June 11th, 2021

krazy koati

The existential threat is on its way

Got another week on my humor blog of MiSTings, cartoon reviews, and the occasional stray bit of weirdness. Did you catch all the weirdness when it posted? Here's your chance to catchup:

Now, the most exciting things seen walking back from the coal tower after I cut my walk short.

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While walking home, along the part of Aurelius Road closed to traffic, I saw this cottontail having a bit of a late lunch.


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The rabbit wondered what the heck my issue was. I was circling around about forty feet away and walking around the middle of the road.


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Rabbit's got one oversized eye on me. I kept promising that I had no ill intent but, of course, what rabbit is fool enough to trust a stranger saying that?


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The rabbit got ready for a quick departure, but just kept an eye on me while I passed on the other side of the road. Optical zoom of 21x here, by the way. I buy cameras entirely on their optical zoom.


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Last look at the rabbit, for me anyway. The rabbit was content that I was moving steadily away and therefore could be identified as friendly. Also, boy, look at the metal barrier beyond; that's seen some hard use.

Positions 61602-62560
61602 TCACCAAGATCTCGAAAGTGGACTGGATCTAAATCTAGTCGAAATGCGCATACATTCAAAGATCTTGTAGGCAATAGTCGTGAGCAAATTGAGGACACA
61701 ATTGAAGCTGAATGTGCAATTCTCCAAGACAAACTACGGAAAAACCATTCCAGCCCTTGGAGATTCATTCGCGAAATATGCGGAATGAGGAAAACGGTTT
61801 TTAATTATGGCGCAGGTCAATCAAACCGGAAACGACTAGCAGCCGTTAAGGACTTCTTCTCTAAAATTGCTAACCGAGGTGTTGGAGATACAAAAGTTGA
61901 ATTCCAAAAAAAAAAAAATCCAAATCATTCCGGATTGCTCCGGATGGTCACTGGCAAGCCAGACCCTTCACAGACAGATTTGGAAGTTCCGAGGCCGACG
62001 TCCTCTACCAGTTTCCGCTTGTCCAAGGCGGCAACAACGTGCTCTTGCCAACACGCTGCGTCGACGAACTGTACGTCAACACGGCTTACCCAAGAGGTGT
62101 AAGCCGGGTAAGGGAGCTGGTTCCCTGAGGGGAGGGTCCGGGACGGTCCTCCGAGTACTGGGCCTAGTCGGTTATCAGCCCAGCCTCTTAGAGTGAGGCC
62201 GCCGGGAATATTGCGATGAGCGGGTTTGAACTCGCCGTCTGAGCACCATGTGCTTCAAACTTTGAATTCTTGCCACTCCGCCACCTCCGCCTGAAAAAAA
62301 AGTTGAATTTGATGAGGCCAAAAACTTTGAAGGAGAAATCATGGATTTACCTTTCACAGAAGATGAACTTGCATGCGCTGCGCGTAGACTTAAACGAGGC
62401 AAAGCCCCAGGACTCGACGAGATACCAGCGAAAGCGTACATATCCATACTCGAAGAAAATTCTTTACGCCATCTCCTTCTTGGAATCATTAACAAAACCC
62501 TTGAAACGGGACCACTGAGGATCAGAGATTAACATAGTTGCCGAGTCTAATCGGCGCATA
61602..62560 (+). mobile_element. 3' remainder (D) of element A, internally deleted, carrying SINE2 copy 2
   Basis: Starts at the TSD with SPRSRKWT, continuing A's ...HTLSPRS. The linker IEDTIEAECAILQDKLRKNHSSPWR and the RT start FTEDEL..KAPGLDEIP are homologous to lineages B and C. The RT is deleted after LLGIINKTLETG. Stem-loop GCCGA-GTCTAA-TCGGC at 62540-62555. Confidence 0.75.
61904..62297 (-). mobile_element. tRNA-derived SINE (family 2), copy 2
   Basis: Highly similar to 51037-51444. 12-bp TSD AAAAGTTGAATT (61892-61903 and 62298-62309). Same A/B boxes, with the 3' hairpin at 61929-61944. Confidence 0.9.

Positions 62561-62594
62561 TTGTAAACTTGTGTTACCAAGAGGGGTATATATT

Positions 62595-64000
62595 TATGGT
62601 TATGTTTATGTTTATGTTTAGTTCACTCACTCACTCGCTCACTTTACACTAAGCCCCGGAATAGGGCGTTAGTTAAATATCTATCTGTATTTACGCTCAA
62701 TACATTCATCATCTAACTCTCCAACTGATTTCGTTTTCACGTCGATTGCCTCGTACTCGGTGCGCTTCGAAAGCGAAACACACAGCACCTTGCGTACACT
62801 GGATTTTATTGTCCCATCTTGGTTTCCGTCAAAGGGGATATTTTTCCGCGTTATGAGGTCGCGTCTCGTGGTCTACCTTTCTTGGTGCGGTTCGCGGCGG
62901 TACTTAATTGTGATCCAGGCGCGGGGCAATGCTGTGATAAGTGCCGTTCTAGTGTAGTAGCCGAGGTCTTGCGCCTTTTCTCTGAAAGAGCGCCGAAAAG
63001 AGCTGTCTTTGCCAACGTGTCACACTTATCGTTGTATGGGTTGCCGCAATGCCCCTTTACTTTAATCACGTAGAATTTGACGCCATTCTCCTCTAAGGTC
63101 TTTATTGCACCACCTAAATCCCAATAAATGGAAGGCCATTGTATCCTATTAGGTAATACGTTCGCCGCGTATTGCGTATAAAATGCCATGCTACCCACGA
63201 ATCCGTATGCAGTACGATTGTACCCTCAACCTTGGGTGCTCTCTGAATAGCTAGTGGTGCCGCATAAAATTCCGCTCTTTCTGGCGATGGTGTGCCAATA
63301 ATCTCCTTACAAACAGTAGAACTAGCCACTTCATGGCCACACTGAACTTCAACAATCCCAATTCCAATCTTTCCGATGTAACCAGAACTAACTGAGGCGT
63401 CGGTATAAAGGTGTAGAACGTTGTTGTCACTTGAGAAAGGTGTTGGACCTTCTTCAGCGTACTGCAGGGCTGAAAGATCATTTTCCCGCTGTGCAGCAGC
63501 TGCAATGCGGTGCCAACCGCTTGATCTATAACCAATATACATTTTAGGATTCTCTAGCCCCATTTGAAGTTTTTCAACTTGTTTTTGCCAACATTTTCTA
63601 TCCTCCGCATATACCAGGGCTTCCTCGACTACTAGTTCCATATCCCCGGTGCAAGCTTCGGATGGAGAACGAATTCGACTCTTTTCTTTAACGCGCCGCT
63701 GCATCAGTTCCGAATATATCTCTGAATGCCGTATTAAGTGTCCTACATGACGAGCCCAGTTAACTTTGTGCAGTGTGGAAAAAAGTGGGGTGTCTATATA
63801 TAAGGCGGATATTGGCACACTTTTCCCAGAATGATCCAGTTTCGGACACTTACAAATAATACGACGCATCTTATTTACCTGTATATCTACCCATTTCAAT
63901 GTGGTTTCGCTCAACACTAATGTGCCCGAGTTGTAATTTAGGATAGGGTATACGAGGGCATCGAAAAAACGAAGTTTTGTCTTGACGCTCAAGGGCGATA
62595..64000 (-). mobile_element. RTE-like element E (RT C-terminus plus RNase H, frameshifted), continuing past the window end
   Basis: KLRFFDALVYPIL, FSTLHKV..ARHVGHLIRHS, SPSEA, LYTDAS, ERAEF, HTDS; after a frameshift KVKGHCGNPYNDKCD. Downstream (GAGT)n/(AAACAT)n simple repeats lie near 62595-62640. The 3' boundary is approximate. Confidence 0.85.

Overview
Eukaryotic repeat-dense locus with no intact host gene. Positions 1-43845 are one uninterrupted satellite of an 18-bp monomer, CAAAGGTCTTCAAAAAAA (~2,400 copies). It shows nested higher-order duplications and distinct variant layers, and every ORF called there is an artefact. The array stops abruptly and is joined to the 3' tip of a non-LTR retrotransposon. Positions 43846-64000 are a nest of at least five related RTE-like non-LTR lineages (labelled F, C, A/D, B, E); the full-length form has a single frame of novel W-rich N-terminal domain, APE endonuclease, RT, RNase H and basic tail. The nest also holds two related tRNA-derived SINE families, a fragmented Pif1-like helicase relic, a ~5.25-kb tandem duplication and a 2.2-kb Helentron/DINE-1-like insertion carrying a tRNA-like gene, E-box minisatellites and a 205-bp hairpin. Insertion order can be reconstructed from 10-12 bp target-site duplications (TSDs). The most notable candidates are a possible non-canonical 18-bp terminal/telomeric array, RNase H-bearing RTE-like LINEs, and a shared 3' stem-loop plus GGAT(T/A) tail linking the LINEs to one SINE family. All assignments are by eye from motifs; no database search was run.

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The county land bank is slowly taking every property on the Eastside and turning it into a community garden. The Half Barn Farm here is one of the more successful projects, and even gets people stopping to buy groceries. The car at the end of the block was stopped, I assume for mechanical problems. It was there when I walked down to the bridge and was still there, unmoved, when I got back.


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Tree stump turned into log sculpture at the Half Barn Farm.


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And then here's a house that's letting its lawn go feral. I don't know what the deal is but the neglect has gone on long enough to look deliberate. I think this is the house that, years ago, had someone raising chickens, but it's been quiet for a long while.


Trivia: During the Civil War, The New York Herald estimated an average of $30,000 was spent on entertainment in the city alone, and that this was a third more than Paris spent. Source: The Epic Of New York City: A Narrative History, Edward Robb Ellis. Ellis doesn't say how the Herald worked out its figures and, of course, the paper was looking to condemn the corruption of the day.

Currently Reading: Krazy Kat: The Comic Art of George Herriman, Patrick McDonnell, Karen O'Connell, Georgia Riley de Haveson. Hoo. OK. So. Text talks about how Herriman came to drive Fords and only Fords, insisting on them, out of respect to Henry Ford's politics and I was bracing to recognize catastrophic news about an early-20th-century iconic figure. What Herriman liked was Henry Ford's anti-war stance and that is, yeah, something where Ford put his reputation and money on the line. (Yes, he took war contracts --- it would be hard to not without getting tarred and feathered --- but he also, like, cancelled them the day of Armistice even though it cost the company a lot of money.) And I choose not to interrogate right now whether Ford's anti-war stance was a matter of humanitarianism or simply that he suspected you-know-who got all the money from war.